As a business owner, you know the symptoms of poor cashflow and the flow on effects to the health of your business. You’re probably aware that 82% of small and medium business failures result from poor cash flow management. 

What doesn’t seem to be known quite so well, is the best approach to actually improve the cash flow situation.

The 3F Framework: Forecasting, Funding, Focus.


Forecasting is the backbone of good cash flow management. Without forecasting, you can’t expect to manage your cash effectively. 

There are two types of cashflow forecasts you need in your business;

Long Term: Your long-term forecast is directly connected to your annual P & L forecast and would typically be for a period of twelve months. It will give you a big-picture view of your cash flow for the year ahead and help guide your strategic decisions.

Short Term: To effectively manage your cashflow week to week, you need a short-term three-month forecast, or twelve/thirteen weeks. This allows you to get much closer to your operational requirements. 

(download the 13-week forecast sheet below)

There are three golden rules to remember with your cash flow forecast. 

  1. Keep it alive: Your forecast will be out of date almost immediately, so you need to keep it up to date. Update it once a week and roll it forward every month.
  2. Success, not perfection: Make a start and refine it as you go. Don’t put too much detail in your forecast. Keep it high level. Get the big numbers right, and don’t sweat the small stuff.
  3. Stay close to the numbers: Someone must take ownership of the forecast. It’s difficult for someone to manage externally. You can’t just expect to outsource effective forecasting to your accountant. Someone needs to be intimate with what is happening.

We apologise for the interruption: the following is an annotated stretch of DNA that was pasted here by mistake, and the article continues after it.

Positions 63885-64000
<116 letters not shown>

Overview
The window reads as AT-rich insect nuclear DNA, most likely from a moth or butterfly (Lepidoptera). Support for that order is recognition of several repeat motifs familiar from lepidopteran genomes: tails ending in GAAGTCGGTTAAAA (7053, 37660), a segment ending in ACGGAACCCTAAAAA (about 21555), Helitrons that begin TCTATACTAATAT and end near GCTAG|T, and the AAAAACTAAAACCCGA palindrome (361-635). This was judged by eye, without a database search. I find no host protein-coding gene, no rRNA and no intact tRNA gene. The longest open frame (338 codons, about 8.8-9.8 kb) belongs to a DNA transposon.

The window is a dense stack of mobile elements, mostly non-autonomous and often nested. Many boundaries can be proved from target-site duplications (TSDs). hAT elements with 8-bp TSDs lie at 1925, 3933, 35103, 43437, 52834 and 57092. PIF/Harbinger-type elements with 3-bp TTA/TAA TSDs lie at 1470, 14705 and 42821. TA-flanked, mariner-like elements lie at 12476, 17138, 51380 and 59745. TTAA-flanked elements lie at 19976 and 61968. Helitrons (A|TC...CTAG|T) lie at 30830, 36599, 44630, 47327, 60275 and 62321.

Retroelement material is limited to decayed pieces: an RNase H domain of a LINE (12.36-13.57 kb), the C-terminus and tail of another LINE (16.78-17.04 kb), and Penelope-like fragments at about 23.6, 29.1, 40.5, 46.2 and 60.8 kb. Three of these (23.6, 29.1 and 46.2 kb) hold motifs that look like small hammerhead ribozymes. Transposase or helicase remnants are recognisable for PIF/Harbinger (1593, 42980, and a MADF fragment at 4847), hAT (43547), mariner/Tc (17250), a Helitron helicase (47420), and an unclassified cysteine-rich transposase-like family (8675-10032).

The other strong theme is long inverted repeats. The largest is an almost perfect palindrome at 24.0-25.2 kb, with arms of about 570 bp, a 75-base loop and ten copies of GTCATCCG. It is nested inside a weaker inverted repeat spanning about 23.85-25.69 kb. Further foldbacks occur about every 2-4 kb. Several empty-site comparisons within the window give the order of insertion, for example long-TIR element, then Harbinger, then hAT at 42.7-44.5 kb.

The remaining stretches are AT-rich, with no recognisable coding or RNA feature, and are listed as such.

Now tight cash flow is not always a bad thing, within reason. It can make you more diligent and disciplined in managing your cash flow and help cut down on cash wastage. But when cash flow is too tight, it’s restrictive. It will limit your options and hinder your growth.

So you need to ensure you’re not starving your business of funding. A good relationship with your bank manager is critical because a crisis is no time to introduce yourself. You’ll be on the back foot. Unfortunately, when things are tight and heading into crisis mode, this is the time when most business owners start looking for additional funding. When you fall into this trap, it effectively means you’re asking the bank for help when they’re least likely to provide it.

So get onto the front foot. How long is it since you requested a funding review? Or asked about alternative funding or lower interest rates and fees? How about approaching another bank or lender to see what they can offer? You need to treat your bank as a supplier – you need to have a good relationship and negotiate well.


It may seem a little obvious, but if you want better cashflow, you need to act like it. This means spending time and focusing on what is required to improve. 

Start with the low-hanging fruit first off. You will be able to identify these things quickly enough. It may be diligent follow-up of some overdue debts. It may be turning slow-moving stock into cash or talking to some suppliers to negotiate extended payment terms.

But the short-term fixes don’t fix your structural cashflow problems, so you need to spend more time, more regular focused time, to implement structural improvement.

For the most part, the best use of your time is in improving your cash conversion cycle, so your working capital. Monitor your debtor days, inventory days, and creditor days. Spend some time, get it right and figure out how you can improve? Review your fixed costs. A dollar saved is a dollar earned, which is a dollar extra in cash—then funding. Spend some time, focus on it. Do you have the proper facilities? Can your funding mix be improved?

Just invest some time to focus on improving the fundamentals of your cash flow.

So that’s the 3F Framework – Forecasting, Funding and Focus. It is a simple approach that works and can pay dividends in your business if you set aside some time to work through it. 

Download the 13-week Forecast Sheet

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